Three years ago today, SJV and I went to the packet pickup for the Shamrock Shuffle 8k. It was our first "date," although neither of us knew whether to call it a date or not at the time. I remember being nervous, and thinking that was silly - because this guy was just taking me to a packet pickup, right? Well, sortof... it was the longest and most wonderful packet pickup ever. We got our race bibs, then scoured the expo, talking and walking slowly to extend the time. We went to lunch. And ate slowly, and ordered too much to extend the time. And we talked. Then after lunch, we walked around. Slowly. And we talked some more. Then we had ice cream. More talking and moseying around. By then it was time for dinner. Off to a wine bar (the night before a race! UNHEARD OF!) for more talking, some wine-sipping.... All in all, it was 12 hours of first-date-bliss.

And now here we are. Three years later, still running side-by-side (but now also biking and swimming), still eating ice-cream too often, and still stretching out every delicious minute of time together. Happy three-year dating anniversary, Sugar!

Love, Belly.

Extremely Late Spectator's Report - IMAZ 2009

Yes, that's right. 2009. Eeegads I'm a procrastinator.

Spectating is a bit of a sport (and an art) as I learned while watching Ironman Arizona in 2009. Some thoughts, then a great story and some cool photos. The story is most excellent, if I do say so.

First: Arizona can be COLD in the pre-dawn hours. Really, really cold. Two shirts, two jackets, jeans and knee-high compression socks (I know, I know, I'm a dork), hat and gloves don't do enough to keep you toasty while waiting for your Sugar to start his (or her) race.

Second: Ironman racers are super cool people, full stop. I spent all day yelling and screaming for people that I didn't know -- and all day I heard their messages of thanks (sometimes spoken, other times not -- particularly late in the race). If you haven't gone to spectate and Ironman, you really should -- it was eye-opening for me, and I felt like I could really help people have a better moment by encouraging them.

Third: Ironman AZ is great for spectators on the bike and the run. I lost SJV before the swim (so I never got to see him get in) but I was able to see him go into T1, come out of T1, during each of the three loops on the bike both coming and going (total of 6), during each loop on the run both coming and going (total of 6) and the finish. Not bad! I had good positioning, but the key was to find a good spot and stay put.

And now, the story.

*Ahem.* As I mentioned above, I lost John before the sw
im. *Sigh* So there I was, all alone, freezing my tail end off, looking around in the dark, trying to figure out what to do with this time before the race. I saw a semi-celebrity (Tara from the Biggest Loser), so I sculked around "celebrity watching" for a bit until I decided that was boring (and a bit silly), and then shuffled off to see if I could get a good spot to watch the swim. Tempe Town Lake has a nice path that you can walk along, and I started walking in the direction the swim would go, thinking I would find a break in the wall of people (great spectating minds think alike, obviously) and stop there to watch. It was packed pretty tight, so even after the gun went off, I kept walking down the shore.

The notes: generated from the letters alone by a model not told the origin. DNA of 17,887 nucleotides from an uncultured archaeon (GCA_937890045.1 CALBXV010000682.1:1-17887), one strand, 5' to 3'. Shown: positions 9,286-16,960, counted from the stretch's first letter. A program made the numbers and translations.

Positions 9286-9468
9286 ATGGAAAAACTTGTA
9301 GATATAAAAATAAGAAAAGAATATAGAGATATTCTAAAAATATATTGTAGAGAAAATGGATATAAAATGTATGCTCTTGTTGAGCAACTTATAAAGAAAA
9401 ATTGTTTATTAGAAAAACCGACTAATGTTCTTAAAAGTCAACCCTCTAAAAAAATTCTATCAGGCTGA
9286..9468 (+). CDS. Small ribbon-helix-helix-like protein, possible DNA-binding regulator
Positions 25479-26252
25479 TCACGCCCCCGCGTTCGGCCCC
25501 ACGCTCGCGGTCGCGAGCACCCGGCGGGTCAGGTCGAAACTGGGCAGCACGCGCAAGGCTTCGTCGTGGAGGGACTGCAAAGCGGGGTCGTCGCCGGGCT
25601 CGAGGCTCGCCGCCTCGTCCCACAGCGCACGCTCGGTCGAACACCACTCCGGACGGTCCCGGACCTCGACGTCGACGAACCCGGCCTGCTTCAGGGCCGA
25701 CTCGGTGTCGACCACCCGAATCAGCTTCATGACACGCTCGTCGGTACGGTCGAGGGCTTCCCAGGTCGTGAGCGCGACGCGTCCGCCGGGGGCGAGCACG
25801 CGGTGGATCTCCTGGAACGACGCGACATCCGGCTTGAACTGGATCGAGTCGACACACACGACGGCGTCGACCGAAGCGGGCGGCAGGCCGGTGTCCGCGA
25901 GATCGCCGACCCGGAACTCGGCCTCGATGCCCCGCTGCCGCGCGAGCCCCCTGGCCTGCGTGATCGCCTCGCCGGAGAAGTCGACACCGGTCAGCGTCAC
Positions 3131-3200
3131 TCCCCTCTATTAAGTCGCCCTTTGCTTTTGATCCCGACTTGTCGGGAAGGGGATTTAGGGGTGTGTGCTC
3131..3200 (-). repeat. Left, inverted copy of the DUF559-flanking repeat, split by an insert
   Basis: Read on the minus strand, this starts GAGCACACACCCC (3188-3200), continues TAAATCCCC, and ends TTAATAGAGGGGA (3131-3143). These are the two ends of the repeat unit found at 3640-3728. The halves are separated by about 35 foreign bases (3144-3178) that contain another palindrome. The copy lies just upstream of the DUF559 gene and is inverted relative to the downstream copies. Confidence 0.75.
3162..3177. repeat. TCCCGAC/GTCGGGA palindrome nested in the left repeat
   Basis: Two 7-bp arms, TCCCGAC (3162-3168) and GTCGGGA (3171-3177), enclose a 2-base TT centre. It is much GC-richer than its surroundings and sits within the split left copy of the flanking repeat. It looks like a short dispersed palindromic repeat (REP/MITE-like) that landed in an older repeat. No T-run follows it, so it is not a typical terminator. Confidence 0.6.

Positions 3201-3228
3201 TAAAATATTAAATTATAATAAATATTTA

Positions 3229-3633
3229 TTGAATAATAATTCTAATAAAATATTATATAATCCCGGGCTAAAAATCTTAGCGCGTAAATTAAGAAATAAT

The sun was coming up now, and the crowds were thinning a bit. Right then I saw a floating dock with about 20 people on it. I'm not normally a pushy type. Really, I'm not. But I'm (relatively) small, and there was plenty of room, so I just jumped down there and sortof nosed my way to the edge. Very politely, of course. Only one elbow was used... (I kid! I kid!)

Just then the swarm of swimmers was starting to come up and pass the dock, and a fellow swam to the side of the dock and frantically started pulling off his three swimcaps and neoprene cap (did I say that the water was 61 degrees?). He was obivously overheating and panicking, and there was a flurry of activity on the dock. One guy crouches down next to Unfortunate Panicky And Hot Swimmer and tries to help him put his official swimcap back on, but then doesn't for some reason (I don't truly recognize until later that the crouching guy only has one arm) and asks for help. Another woman comes forward, puts on the swimcap, and Unfortunate Panicky And Hot Swimmer swims off. We all, having witnessed and taken part in said panic, stand together, shaking our heads and saying "oooh - he's panicking. Not good." "Yea. That water's awful cold. Super murky, too. Smell that stench when they swim through? Ugh." "Tough swim, yeah?" And that's when I hear it.

The telltale Aussie accent.